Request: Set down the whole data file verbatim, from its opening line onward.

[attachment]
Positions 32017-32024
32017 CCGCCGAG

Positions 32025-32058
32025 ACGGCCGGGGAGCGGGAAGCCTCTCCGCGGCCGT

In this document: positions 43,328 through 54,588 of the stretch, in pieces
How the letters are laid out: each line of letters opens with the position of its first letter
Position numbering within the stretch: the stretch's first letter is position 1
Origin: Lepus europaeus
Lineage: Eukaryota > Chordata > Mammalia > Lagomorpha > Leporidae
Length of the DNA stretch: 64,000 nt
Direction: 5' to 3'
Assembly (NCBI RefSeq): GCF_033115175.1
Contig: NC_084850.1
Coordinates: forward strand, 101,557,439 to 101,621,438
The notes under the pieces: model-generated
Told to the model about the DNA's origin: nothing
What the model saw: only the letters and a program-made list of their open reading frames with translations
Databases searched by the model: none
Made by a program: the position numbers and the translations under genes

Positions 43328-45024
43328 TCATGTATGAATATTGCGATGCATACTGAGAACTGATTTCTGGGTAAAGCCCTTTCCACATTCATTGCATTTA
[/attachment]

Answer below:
Positions 32017-32024
32017 CCGCCGAG

Positions 32025-32058
32025 ACGGCCGGGGAGCGGGAAGCCTCTCCGCGGCCGT

In this document: positions 43,328 through 54,588 of the stretch, in pieces
How the letters are laid out: each line of letters opens with the position of its first letter
Position numbering within the stretch: the stretch's first letter is position 1
Origin: Lepus europaeus
Lineage: Eukaryota > Chordata > Mammalia > Lagomorpha > Leporidae
Length of the DNA stretch: 64,000 nt
Direction: 5' to 3'
Assembly (NCBI RefSeq): GCF_033115175.1
Contig: NC_084850.1
Coordinates: forward strand, 101,557,439 to 101,621,438
The notes under the pieces: model-generated
Told to the model about the DNA's origin: nothing
What the model saw: only the letters and a program-made list of their open reading frames with translations
Databases searched by the model: none
Made by a program: the position numbers and the translations under genes

Positions 43328-45024
43328 TCATGTATGAATATTGCGATGCATACTGAGAACTGATTTCTGGGTAAAGCCCTTTCCACATTCATTGCATTTA